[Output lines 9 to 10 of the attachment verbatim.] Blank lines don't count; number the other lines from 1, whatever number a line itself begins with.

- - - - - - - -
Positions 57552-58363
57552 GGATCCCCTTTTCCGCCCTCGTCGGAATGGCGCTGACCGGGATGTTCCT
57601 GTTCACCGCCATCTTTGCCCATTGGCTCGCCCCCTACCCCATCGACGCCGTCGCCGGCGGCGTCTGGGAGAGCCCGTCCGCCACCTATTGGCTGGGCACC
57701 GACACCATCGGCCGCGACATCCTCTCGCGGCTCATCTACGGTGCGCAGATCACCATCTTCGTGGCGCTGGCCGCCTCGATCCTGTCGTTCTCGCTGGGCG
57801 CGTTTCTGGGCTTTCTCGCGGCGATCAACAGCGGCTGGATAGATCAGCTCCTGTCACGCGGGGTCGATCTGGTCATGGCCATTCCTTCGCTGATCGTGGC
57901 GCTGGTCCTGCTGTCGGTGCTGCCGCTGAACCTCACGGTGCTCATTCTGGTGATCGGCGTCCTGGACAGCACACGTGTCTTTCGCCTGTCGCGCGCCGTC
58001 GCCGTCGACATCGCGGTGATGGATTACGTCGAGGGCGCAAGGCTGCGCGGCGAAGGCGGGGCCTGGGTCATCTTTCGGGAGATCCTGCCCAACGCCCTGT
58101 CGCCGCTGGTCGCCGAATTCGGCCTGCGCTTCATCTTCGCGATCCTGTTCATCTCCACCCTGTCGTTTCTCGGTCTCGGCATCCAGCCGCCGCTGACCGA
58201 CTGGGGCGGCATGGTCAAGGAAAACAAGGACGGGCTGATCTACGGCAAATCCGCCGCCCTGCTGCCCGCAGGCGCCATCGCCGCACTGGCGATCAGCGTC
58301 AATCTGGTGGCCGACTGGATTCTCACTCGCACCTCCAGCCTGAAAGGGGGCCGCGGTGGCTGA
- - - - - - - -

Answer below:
58201 CTGGGGCGGCATGGTCAAGGAAAACAAGGACGGGCTGATCTACGGCAAATCCGCCGCCCTGCTGCCCGCAGGCGCCATCGCCGCACTGGCGATCAGCGTC
58301 AATCTGGTGGCCGACTGGATTCTCACTCGCACCTCCAGCCTGAAAGGGGGCCGCGGTGGCTGA